February 8, 2023

The award will be given on the 6th of October, 2022.

By Editor

Harvard University is set to honour award-winning Nigerian writer, Chimamanda Ngozi Adichie, with the W.E.B Du Bois Medal on October 6, 2022. Past recipients of the medal include Chinua Achebe, Oprah Winfrey, Muhammad Ali, Maya Angelou, and others.

Chimamanda Ngozi Adichie, Nigerian writer, African writer, African female writer, Afrocritik, Harvard University awards, W.E.B. Du Bois Medal
Chimamanda Ngozi Adichie

The W.E.B Du Bois Medal is Harvard University’s most prestigious honour awarded in the field of African and African American studies. It is awarded to individuals in the United States and across the globe in recognition of their contributions to African and African American culture and the life of the mind. Recipients have included scholars, artists, writers, journalists, philanthropists, and public servants whose work has bolstered the field of African and African American studies.

The Hutchins Center for African and African American Research of the university announced that Adichie will be one among the six honourees for the medal given to individuals “who embody the values of commitment and resolve that are fundamental to the Black experience in America.”

Director of the Hutchins Center, Henry Louis Gates Jr., said that this year’s honourees show an, “unyielding commitment to pushing the boundaries of representation and creating opportunities for advancement and participation for people who have been too often shut out from the great promise of our times.”

                                    (Read also: Chimamanda Adiche At 44: Celebrating Nigeria’s Literary Rockstar)

Chimamanda Ngozi Adichie, Nigerian writer, African writer, African female writer, Afrocritik, Harvard University awards, W.E.B. Du Bois Medal

Chimamanda Ngozi Adichie was born in Enugu, Nigeria in 1977. She grew up on the campus of the University of Nigeria, Nsukka, where her father was a professor and her mother was the first female Registrar. She studied medicine for a year at Nsukka and then left for the US at the age of 19 to continue her education on a different path. She graduated summa cum laude from Eastern Connecticut State University with a degree in Communication and Political Science.

She has received honorary doctorate degrees from Eastern Connecticut State University, Johns Hopkins University, Haverford College, Williams College, the University of Edinburgh, Duke University, Amherst College, Bowdoin College, SOAS University of London, American University, Georgetown University, Yale University, Rhode Island School of Design, and Northwestern University.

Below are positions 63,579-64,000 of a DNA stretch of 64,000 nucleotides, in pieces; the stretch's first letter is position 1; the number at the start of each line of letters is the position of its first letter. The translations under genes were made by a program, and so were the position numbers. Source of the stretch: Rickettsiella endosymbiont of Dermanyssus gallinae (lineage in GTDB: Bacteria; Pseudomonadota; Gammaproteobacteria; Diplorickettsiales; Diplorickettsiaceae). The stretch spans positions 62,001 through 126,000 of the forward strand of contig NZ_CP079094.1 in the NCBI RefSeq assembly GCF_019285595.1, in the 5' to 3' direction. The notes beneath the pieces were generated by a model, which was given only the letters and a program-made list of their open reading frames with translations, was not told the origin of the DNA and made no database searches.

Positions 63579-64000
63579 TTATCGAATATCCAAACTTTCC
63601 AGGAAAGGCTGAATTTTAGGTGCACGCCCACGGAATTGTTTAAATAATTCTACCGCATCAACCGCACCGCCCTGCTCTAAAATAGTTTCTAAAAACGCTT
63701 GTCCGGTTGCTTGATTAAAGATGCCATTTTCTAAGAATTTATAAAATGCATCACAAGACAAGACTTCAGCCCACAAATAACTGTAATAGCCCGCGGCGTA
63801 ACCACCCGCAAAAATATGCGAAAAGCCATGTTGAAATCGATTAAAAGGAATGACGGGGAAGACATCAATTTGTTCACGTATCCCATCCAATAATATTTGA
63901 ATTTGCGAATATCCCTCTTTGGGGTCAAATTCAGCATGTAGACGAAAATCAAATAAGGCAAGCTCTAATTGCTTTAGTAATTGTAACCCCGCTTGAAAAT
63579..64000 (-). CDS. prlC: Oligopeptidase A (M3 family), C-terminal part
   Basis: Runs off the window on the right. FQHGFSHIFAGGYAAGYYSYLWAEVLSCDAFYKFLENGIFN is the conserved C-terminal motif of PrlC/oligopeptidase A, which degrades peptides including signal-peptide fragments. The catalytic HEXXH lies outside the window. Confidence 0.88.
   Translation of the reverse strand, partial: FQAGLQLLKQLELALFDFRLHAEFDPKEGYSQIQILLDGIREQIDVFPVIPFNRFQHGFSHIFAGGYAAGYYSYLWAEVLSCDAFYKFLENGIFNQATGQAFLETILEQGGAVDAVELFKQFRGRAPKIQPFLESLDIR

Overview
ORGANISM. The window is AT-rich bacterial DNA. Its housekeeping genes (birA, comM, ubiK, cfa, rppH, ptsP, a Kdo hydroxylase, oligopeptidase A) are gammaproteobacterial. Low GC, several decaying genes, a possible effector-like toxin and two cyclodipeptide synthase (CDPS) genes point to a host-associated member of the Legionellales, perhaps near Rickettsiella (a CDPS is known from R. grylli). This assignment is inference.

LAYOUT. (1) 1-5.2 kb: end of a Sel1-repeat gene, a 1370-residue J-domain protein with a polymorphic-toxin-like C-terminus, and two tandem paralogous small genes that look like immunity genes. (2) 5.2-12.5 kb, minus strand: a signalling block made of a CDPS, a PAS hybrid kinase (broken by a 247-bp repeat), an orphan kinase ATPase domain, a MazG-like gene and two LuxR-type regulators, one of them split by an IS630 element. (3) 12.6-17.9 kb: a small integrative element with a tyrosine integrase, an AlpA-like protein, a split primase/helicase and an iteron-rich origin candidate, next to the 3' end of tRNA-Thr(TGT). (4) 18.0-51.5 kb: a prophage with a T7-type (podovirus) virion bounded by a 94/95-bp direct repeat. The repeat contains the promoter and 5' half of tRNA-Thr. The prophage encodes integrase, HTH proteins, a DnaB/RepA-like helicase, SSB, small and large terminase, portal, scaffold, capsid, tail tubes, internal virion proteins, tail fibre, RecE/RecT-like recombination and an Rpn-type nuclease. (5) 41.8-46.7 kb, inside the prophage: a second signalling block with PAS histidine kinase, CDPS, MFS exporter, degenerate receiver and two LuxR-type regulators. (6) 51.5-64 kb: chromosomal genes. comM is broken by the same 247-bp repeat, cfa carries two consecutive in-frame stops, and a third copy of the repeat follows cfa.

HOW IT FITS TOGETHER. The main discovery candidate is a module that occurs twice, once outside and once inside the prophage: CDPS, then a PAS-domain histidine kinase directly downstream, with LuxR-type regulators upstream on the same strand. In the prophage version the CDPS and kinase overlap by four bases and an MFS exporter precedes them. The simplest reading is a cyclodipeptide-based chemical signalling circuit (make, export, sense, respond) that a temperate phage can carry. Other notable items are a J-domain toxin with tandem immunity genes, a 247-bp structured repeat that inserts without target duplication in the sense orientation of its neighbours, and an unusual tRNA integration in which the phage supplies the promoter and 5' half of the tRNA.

Adichie is the award-winning author of many books of fiction and nonfiction including Purple Hibiscus (her debut novel which tells the story of Kambili Achike and her disintegrating wealthy family in who lives Enugu State, dominated by her religious zealot Catholic father, Eugene), Americanah (released in 2013, tells the tells the story of a young Nigerian woman, Ifemelu, who immigrates to the United States to attend university. The novel traces Ifemelu’s life in both countries, threaded by her love story with high school classmate Obinze).

Adichie’s The Thing Around Your Neck is s a short-story collection, Half of a Yellow Sun tells the story of the Biafran War through the perspective of the characters Olanna, Ugwu, and Richard, and Notes on Grief was written by Adichie in the wake of her beloved father’s death in the summer of 2020.

Chimamanda Ngozi Adichie was named in 2015 as one of Time Magazine’s 100 Most Influential People in the World. Her selection was based on her unique position as a literary success and an influential cultural voice. She is the first Nigerian recipient of numerous prestigious literary awards including the Orange prize, the National Book Critics Circle award, the Chicago Tribune Heartland Prize and the Nonino Prize for fiction. She has, most recently, been shortlisted for the Dublin IMPAC prize, the most lucrative literary award in the world.

She is a member of both the American Academy of Arts and Letters, and the American Academy of Arts and Sciences.

Read also: Gender Constructs Are No Basis For Moral Judgement

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